The poem is written as a sonnet, and its structure is consistent with the traditional form of a sonnet. The poem consists of 14 lines that are divided into three quatrains and a couplet. Each quatrain introduces a new thought or idea and develops a particular theme, while the couplet is used to provide a summary or conclusion to the poem. The poem also uses alternating rhyme and has an ABAB rhyme scheme, with the rhymes emphasizing the themes and ideas in the poem.

Comparison to Other Works

When compared to other works of the period, “How Do I Love Thee” stands out as a unique expression of love and devotion. Unlike other works of the period, it does not romanticize love as a fragile emotion but instead celebrates it as something that stands against the odds of life and death. This is in contrast to the works of the Romantic poets, who tend to focus more on the emotional aspects of love and its fragility.

Critical Reception of How Do I Love Thee

Since its publication in 1850, “How Do I Love Thee” has been widely praised. Critics have noted its emotional power and its exploration of love as a powerful force that transcends death. It has been said to encapsulate the “essence of true love” and likened to a “devotional hymn”. The poem has also been seen as a tribute to the undying bond between two people who are in love, and has been cited as a source of inspiration by many.

Language Analysis of How Do I Love Thee

The language of “How Do I Love Thee” is powerful and evocative. The use of vivid imagery and strong words serve to emphasize the emotion and power of the speaker’s love for her beloved. The use of adjectives such as “great”, “deeper” and “stronger” deepen the intensity of the poem, while the use of religious terms such as “doom” and “heaven” give it a spiritual quality. All of these devices combine to create a poem that is deeply moving and powerful.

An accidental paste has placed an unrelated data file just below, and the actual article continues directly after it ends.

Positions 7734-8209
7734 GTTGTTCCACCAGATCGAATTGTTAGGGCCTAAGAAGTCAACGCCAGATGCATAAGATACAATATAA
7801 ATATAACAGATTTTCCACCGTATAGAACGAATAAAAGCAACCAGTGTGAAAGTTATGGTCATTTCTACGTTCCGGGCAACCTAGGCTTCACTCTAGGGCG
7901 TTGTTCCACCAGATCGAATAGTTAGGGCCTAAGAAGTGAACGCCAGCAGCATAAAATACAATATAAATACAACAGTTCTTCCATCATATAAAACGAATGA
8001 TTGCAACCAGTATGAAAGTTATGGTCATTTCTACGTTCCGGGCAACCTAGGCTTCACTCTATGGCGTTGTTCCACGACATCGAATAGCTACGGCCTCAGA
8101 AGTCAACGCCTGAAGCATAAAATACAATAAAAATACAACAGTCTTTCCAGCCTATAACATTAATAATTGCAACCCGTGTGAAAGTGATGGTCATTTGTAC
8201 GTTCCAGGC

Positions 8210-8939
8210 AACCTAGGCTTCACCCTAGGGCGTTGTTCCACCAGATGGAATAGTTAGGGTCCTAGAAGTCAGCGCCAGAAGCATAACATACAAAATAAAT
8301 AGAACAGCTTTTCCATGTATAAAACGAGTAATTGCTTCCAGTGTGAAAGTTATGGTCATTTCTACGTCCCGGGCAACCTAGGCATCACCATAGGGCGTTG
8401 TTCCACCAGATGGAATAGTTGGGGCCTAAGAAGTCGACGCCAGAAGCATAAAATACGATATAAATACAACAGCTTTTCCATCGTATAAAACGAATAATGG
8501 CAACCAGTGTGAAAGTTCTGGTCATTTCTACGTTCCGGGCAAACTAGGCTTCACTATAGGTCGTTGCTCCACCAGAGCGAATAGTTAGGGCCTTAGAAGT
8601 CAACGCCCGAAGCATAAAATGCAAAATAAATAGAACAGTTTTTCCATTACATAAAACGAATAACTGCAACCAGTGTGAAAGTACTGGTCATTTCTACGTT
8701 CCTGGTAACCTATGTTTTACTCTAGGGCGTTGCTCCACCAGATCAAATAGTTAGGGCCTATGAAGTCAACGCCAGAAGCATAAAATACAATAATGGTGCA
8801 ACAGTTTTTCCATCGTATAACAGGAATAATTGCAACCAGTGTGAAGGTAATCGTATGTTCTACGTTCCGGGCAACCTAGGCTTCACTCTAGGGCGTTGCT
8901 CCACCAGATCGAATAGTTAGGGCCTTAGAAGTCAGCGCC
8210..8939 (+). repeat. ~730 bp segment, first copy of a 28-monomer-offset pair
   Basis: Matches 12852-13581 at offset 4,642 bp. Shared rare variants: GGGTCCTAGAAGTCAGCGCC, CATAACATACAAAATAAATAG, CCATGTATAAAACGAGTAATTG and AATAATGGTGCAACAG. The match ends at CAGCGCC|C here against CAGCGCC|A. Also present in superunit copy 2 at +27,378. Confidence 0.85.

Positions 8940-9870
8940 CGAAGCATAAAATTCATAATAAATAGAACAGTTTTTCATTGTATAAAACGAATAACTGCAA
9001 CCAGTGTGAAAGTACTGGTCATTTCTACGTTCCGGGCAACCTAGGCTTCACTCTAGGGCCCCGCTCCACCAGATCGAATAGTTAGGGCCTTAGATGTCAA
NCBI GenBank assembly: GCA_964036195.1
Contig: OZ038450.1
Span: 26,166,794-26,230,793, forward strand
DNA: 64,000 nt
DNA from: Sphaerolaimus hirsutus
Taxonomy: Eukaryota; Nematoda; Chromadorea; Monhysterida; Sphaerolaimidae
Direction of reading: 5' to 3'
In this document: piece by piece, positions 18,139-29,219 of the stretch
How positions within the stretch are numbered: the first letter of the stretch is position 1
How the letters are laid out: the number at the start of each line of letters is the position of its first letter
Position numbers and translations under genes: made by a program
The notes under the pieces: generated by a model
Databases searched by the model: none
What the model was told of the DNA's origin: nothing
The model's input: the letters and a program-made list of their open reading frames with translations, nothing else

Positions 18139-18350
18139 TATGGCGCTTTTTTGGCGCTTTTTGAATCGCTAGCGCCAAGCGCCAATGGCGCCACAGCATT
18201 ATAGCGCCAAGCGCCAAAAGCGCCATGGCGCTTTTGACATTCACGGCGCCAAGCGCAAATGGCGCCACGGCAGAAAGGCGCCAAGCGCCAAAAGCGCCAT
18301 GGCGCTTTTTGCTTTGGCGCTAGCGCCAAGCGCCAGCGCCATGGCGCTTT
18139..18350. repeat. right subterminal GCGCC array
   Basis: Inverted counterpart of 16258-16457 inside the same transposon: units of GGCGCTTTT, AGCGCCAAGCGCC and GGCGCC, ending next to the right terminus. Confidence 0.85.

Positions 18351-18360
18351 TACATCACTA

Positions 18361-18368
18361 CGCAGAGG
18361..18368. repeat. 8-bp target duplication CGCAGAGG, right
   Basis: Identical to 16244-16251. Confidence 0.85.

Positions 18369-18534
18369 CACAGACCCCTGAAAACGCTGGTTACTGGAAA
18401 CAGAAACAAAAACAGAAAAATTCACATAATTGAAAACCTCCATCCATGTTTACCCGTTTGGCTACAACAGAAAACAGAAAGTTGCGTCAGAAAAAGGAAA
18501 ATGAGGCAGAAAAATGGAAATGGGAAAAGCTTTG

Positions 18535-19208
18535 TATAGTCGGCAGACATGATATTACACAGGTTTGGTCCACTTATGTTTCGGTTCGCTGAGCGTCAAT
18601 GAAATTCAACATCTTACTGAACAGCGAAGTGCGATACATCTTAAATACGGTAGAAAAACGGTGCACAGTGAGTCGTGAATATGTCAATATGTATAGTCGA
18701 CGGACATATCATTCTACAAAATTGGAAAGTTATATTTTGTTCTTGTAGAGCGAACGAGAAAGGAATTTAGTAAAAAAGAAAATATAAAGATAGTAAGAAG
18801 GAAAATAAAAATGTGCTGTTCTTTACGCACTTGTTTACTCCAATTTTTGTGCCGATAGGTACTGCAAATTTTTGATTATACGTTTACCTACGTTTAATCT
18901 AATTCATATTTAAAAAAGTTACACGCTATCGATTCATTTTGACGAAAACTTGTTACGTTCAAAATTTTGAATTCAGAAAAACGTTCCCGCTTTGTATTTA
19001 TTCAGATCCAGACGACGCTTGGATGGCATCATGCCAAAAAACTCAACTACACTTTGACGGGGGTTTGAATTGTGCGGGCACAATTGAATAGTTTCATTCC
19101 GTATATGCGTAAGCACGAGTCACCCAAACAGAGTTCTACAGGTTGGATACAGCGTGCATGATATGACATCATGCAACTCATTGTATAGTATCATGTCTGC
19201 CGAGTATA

Interpretation of How Do I Love Thee

The poem “How Do I Love Thee” can be interpreted as a tribute to the beauty and power of true love. The speaker is telling her beloved that she loves him deeply and completely, and that nothing will ever change that. The poem also speaks to the idea that love is strong enough to defy even death, a reminder of the importance of cherishing and nurturing one’s relationship.


Elizabeth Barrett Browning’s poem “How Do I Love Thee” is a powerful declaration of love that has resonated with readers for centuries. The poem speaks to its readers of the power and beauty of true love, and its themes have inspired readers around the world. Through its passionate words and vivid imagery, the poem is a reminder of the importance of cherishing and nurturing relationships.

Dannah Hannah is an established poet and author who loves to write about the beauty and power of poetry. She has published several collections of her own works, as well as articles and reviews on poets she admires. She holds a Bachelor of Arts in English, with a specialization in poetics, from the University of Toronto. Hannah was also a panelist for the 2017 Futurepoem book Poetry + Social Justice, which aimed to bring attention to activism through poetry. She lives in Toronto, Canada, where she continues to write and explore the depths of poetry and its influence on our lives.